After I did this exercise, I began to notice more and more that no one ever wants to say died or dead. It sounds too harsh. Too final. If you look at the obituary page, it's full of "passed aways."

I don't know why I'm talking about all that. Stalling, maybe. What I'm trying to say is that my grandma died on Friday, but I don't want to say died because dead is forever and that, well, that totally sucks.

My mom called me at work on Thursday to tell me my grandma had a fever and they thought she might have pneumonia. Later on, I found out that they might soon be calling hospice in. And I spent the majority of that afternoon running to the bathroom to cry in the stall.

My parents picked Joe and I up Thursday evening so we could go to the nursing home. My aunt and uncle were waiting for us. They'd already been in to see grandma, and since their eyes were red-rimmed from crying, I knew things weren't good. We went back to her room. She was lying in her bed, propped up by pillows so she wouldn't fall out, and she wouldn't wake up at all. She looked so small.

My dad spoke to her nurse and then we met back up with my aunt and uncle. The words, "end of life," were used. My mom called my other aunt, told her to come see grandma, but not by herself. Still, we thought we had days yet, to say goodbye.

Mom called me Friday morning. I already had the day off of work, so I was still lying in bed. She told me that she and Dad were meeting hospice people at the nursing home because Grandma still had a fever and wasn't getting any better.

I got up, got dressed, and was about to take Max out when my phone rang again. My heart jumped into my throat when I saw it was my mom calling. I choked out a hello and knew, knew before my mom even said it, that she had died.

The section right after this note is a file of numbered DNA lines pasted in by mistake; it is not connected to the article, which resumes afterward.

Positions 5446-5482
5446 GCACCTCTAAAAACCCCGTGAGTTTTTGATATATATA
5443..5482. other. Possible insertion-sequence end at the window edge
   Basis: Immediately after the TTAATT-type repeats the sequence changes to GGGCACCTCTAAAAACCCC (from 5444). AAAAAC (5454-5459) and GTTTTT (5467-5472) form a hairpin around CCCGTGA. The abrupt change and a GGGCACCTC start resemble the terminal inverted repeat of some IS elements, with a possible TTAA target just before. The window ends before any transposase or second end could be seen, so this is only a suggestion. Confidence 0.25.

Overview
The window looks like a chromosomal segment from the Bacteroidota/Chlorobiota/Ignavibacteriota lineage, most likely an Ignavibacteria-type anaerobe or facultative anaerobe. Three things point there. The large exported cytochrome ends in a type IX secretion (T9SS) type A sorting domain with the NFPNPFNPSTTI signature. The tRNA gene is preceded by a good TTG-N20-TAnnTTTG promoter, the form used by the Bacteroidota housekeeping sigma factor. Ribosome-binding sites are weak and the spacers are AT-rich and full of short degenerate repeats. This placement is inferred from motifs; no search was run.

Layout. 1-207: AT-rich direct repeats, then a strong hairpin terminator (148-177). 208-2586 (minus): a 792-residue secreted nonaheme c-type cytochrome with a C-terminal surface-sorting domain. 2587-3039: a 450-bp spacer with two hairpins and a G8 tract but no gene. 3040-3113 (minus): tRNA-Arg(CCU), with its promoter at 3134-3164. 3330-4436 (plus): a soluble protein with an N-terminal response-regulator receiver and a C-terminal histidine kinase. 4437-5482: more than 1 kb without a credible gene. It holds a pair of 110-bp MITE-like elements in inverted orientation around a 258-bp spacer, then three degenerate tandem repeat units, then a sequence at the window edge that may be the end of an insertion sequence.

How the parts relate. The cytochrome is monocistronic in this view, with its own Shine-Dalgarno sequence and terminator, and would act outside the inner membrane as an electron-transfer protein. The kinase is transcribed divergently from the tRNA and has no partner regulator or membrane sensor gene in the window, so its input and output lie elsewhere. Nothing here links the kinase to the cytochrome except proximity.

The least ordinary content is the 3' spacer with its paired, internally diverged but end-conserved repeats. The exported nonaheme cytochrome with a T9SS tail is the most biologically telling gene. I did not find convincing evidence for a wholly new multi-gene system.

I tried Joe's cell phone, but he was at work so he didn't see it, and I was getting angrier and angrier with myself because I couldn't find his work number. "Idiot," I thought. "Why isn't it in your cell phone?"

Finally, I emailed him and asked him to call me. My phone rang almost instantly and I wondered if I'd even be able to talk. I didn't know how to say the words: Grandma died. But when I answered, all he said was, "Do I need to come home?" and I managed to squeak out a "yeah," and he was on his way.

It was a strange day. I mean, obviously. What a stupid thing to say. Of course it was strange. But Joe came home and I cried. He made me eat breakfast. I cried. We watched The Daily Show. I cried. I talked to my mom and cried and showered and cried and did I mention I cried? My head ached from crying, but by the time we went to my parents', I had mostly composed myself. We met with the pastor to go over the funeral service and we looked through pictures of my grandma. We told stories and drank wine and ate pizza.

Yesterday, I walked in the Making Strides Against Breast Cancer Walk and we took my sister to dinner and watched football and drank beer and ate junk food and it was almost like I was a normal person again. Look at me, I'm joking with the waitress and reading my Google Reader and cooking banana bread and watching Jurassic Park and you'd never know my heart broke wide open just two days ago. Don't worry, though, I found all the pieces and I think I remember how they go together. Just might take me some time, is all.

Thursday, October 14, 2010

thank you!

Thank you to all who donated! You are my most favorite people, right up there with Joe and Mr. Darcy and Hermione Granger and don't start on how two of those people are imaginary because in my head they are as real as you SO THERE.

Anyway, what I'm trying to say is thank you very much. Hee.

Tuesday, October 12, 2010

I need your good thoughts. Also, your money.

We lived next door to my dad's mom until right before I started third grade, when we moved into a bigger house across town. While we lived next door (which was a street away from where Joe grew up, btw), she used to baby-sit me after school. At some point, I don't remember when because I'm old now and those memories are fuzzy, my Granny moved in. Granny was not blood-related to any of us, but had raised my Grandpa and so she was family. I think that's how family works.